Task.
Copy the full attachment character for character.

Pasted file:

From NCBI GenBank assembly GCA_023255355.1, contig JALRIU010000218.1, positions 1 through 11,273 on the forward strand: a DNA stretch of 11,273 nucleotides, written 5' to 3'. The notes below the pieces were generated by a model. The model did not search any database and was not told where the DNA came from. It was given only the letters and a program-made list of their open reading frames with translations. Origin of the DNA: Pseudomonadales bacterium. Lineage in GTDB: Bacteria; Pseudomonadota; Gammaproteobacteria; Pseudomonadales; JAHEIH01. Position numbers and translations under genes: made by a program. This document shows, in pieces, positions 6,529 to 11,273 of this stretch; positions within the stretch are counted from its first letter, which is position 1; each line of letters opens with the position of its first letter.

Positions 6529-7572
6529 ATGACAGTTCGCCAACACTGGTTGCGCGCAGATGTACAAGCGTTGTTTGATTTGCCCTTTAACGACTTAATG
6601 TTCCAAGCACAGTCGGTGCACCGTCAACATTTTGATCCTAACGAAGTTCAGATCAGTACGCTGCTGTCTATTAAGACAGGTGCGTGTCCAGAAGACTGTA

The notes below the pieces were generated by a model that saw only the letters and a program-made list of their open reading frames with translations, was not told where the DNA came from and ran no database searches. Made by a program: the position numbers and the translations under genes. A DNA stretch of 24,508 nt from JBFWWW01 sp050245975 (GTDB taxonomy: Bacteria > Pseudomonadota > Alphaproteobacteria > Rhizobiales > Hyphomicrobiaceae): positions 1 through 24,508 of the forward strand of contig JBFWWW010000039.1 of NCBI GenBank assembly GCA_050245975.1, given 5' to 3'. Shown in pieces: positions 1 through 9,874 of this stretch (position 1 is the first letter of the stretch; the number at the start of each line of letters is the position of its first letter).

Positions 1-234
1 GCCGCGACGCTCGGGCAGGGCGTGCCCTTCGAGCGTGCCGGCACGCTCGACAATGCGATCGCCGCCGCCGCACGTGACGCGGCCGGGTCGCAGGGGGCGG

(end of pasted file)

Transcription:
From NCBI GenBank assembly GCA_023255355.1, contig JALRIU010000218.1, positions 1 through 11,273 on the forward strand: a DNA stretch of 11,273 nucleotides, written 5' to 3'. The notes below the pieces were generated by a model. The model did not search any database and was not told where the DNA came from. It was given only the letters and a program-made list of their open reading frames with translations. Origin of the DNA: Pseudomonadales bacterium. Lineage in GTDB: Bacteria; Pseudomonadota; Gammaproteobacteria; Pseudomonadales; JAHEIH01. Position numbers and translations under genes: made by a program. This document shows, in pieces, positions 6,529 to 11,273 of this stretch; positions within the stretch are counted from its first letter, which is position 1; each line of letters opens with the position of its first letter.

Positions 6529-7572
6529 ATGACAGTTCGCCAACACTGGTTGCGCGCAGATGTACAAGCGTTGTTTGATTTGCCCTTTAACGACTTAATG
6601 TTCCAAGCACAGTCGGTGCACCGTCAACATTTTGATCCTAACGAAGTTCAGATCAGTACGCTGCTGTCTATTAAGACAGGTGCGTGTCCAGAAGACTGTA

The notes below the pieces were generated by a model that saw only the letters and a program-made list of their open reading frames with translations, was not told where the DNA came from and ran no database searches. Made by a program: the position numbers and the translations under genes. A DNA stretch of 24,508 nt from JBFWWW01 sp050245975 (GTDB taxonomy: Bacteria > Pseudomonadota > Alphaproteobacteria > Rhizobiales > Hyphomicrobiaceae): positions 1 through 24,508 of the forward strand of contig JBFWWW010000039.1 of NCBI GenBank assembly GCA_050245975.1, given 5' to 3'. Shown in pieces: positions 1 through 9,874 of this stretch (position 1 is the first letter of the stretch; the number at the start of each line of letters is the position of its first letter).

Positions 1-234
1 GCCGCGACGCTCGGGCAGGGCGTGCCCTTCGAGCGTGCCGGCACGCTCGACAATGCGATCGCCGCCGCCGCACGTGACGCGGCCGGGTCGCAGGGGGCGG